OCR Interpretation


Evening star. [volume] (Washington, D.C.) 1854-1972, April 22, 1914, Image 14

Image and text provided by Library of Congress, Washington, DC

Persistent link: https://chroniclingamerica.loc.gov/lccn/sn83045462/1914-04-22/ed-1/seq-14/

What is OCR?


Thumbnail for 14

GOING BACK TO PERU
TO STUDY INCA RUINS
Prof. Bingham to Head Expedition
That Will Remain
Two Yeari.
Under Joint Auspices of Yale TJni- ;
versity and the National
Geographic Society.
Prof. Hiram Bingham of Yale t'niver-J
wry. who in 191- uncovered the ancient'
fortress city of Aiacchu Pichu. the most
remarkable group of buildings discovered
In Peru since its conquest. is to head
a second expedition, which starts next
^eek still further to explore the ancient
home of the Incas. This new undertaking
is to be under the joint auspices of Yale
University and the National Gtographie
Socicty. and -is expected to cover a pe
riod of two years.
* geographical reconnaissance of a por
tion o? southern Peru, including tiie Cor
dillera Vilcabam'oa and portions of the
,\purimac and I'rabama watersheds, is
the object of the tr;p, according tu Gil
bert H. Grosvenor. director of the society
and editor of its magazine.
This region is a part of the eastern
edge of the great Andean plateau. ThC J
Cordillera Vilcabam'oa is a chain of dis
sected mountains rising I<?.!?<-0 to 1K*.O0O
feet abo't sea level. siuuted between
south latitudes 1- arid 1 V The'.r bases
are clothed with tropical ,i. gles. while
their summits are mantled with snow and
glaciers. In the main the;, are unex
plored. As o:ie of the moit inaccessible
i<a?ts o," the Andes, they ir.ve been oc
cupied from time to time by the ancient
peoples of Peru In this region are the
ruins of Macv'iu P'cha. Pavay and
Ch oqq ueqci r^u.
Region an Attractive One.
The reported presence of other ruins 1
and the actual existence of some that?
fc&ve been see::, but not studied or J
mapped, make the region a pa: tlcula: ly j
attractive area, in whicn to study the :
problem of n\ans orgin ar cl distribution'
in South America. |
T ie character of the land formations !
in 'he neighborhood of ta?- ruins should;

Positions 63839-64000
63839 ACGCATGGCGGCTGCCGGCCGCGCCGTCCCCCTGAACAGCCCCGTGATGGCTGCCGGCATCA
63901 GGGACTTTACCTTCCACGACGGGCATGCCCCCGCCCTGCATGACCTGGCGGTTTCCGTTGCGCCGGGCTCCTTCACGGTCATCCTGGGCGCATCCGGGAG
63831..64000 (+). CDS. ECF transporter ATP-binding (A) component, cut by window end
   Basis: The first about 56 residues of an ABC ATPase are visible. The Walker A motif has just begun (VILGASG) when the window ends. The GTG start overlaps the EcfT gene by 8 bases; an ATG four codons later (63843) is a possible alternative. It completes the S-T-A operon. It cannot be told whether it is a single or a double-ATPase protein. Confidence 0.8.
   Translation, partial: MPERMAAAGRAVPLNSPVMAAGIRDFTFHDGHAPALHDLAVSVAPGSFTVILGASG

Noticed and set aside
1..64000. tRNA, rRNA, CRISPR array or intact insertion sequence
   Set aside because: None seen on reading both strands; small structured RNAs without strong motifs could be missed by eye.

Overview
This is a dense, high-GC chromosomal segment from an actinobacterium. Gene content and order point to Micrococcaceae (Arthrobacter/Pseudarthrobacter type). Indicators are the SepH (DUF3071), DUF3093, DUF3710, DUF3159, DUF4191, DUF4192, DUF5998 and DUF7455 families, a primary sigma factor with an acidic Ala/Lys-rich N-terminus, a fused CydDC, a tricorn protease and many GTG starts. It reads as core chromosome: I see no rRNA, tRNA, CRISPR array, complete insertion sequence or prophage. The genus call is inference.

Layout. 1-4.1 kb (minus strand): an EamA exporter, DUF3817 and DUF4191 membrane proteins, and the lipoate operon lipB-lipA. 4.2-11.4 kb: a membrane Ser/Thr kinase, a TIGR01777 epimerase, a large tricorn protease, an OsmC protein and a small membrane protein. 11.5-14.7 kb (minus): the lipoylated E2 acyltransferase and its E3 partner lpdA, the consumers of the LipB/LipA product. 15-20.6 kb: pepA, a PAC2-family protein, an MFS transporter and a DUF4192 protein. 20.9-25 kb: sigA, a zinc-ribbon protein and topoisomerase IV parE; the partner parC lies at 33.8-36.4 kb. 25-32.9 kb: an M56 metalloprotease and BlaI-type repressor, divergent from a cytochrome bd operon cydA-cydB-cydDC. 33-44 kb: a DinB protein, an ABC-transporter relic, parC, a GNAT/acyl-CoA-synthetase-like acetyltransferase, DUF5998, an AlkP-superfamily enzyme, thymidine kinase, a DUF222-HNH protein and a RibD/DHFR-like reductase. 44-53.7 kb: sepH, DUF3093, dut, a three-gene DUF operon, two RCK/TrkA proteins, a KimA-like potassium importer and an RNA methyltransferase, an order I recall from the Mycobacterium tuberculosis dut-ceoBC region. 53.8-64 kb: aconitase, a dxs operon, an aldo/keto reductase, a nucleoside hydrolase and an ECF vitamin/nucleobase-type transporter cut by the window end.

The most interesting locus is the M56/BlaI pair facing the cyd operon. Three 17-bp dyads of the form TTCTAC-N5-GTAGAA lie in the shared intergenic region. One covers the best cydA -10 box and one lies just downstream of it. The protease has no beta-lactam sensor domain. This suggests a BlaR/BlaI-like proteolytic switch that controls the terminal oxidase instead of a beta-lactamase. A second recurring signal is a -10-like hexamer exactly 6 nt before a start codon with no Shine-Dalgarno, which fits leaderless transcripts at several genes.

? noble something to be sail in regard to i
the number of peop'e formerly occupying j
the region, the causes of the location of
the cities buildings and forts, and the
rtasocs for their final abandonment, ac- J;
cording to Prof. Bingham. j
"An examination of the ruins, studies!
of the styles of architecture, and of the.
artifacts and other remains'that may be j ?
found fairly near, the surface of the!1
ground should eventually enable a classi-j
Hcation to be'made, which, in connection
with biological, physiographfe. linguistic j
and historical studies' ought to result j
:inatiy in unraveling the puzzle of the |
ancient civilization of South America."
he says. "From the standpoint of biology. 1.
this area is believed to contain a large
number of species new to science. From
the standpoint of anthropology, it is one
of the least known and most fruitful
areas in the Andes." '
Extensive Work Planned.
The plan, or work will include the mak
ing of a topographical map of the re-j '
gion northwest of Cuzco between the ?
Apurimac_and Vrubamba rivers; a de-j
tailed geographical reconnaissance of the I '
more lofty portions of the mountains, <
including a study of the large undescrib- !
ed glaciated region; the establishment [,
of two meteorological . stations at dlf- I
ferent elevations for the taking of sys- 1
tematic records for two years; a study
<rt the distribution anu ^iistory of food .'
plants of this region;, the collection of '
data respecting the forms of distribution j
?f vertebrates, particularly mammals and \
reptiles: a survey of the present Indians j
inhabiting this region, including a:
study of their dialects, the collection of
anthropometric data, and the collection <
and study of the skeletal remains; an 1
archeological reconnaissance of the en- : .
tire area, and a continuation of the i
studies begun by the first expedition. J
looking toward a geographical interpre- , J
tfction of the Spanish chronicles of the i s
era of discovery and exploration, with ? <
particular reference to the identification J
of ancient place names, the story of (
Macehu Pichu and its connection with J
the history of the Incas. '
Director Bingham is regarded as the ]
foremost South American explorer today, a
He has made four expeditions to the
continent, his first, in lOCti. being for the
purpose of exploring Bolivar's route
across Venezuela and Colombia Two
years later he explored the Spanish trade -
route from Buenos Aires to T.ima. He '
represented the I'nited States at the first
Pan-American Scientific Congress in San
tiago de Chile, in 190?.
Other Members of Expedition.
The other members of the new expedi
tion are Chief Engineer Ell wood C. Erdis.
Geologist Herbert E. Gregory. SfUiman
professor of geology in Tale University;
Osteologist George F. Eaton, curator of
osteology in the Peabody museum of Yale
University: Albert H. Bumstead. topo
graphical engineer; Osgood Hardy, chief
assistant: C. F. Westerberg. assistant
topographer: II. S. Arnold. M. D.. medi
cal adviser; Philip A. Means, assistant in
archeology; L. M. Kirkpatrlck. secretary,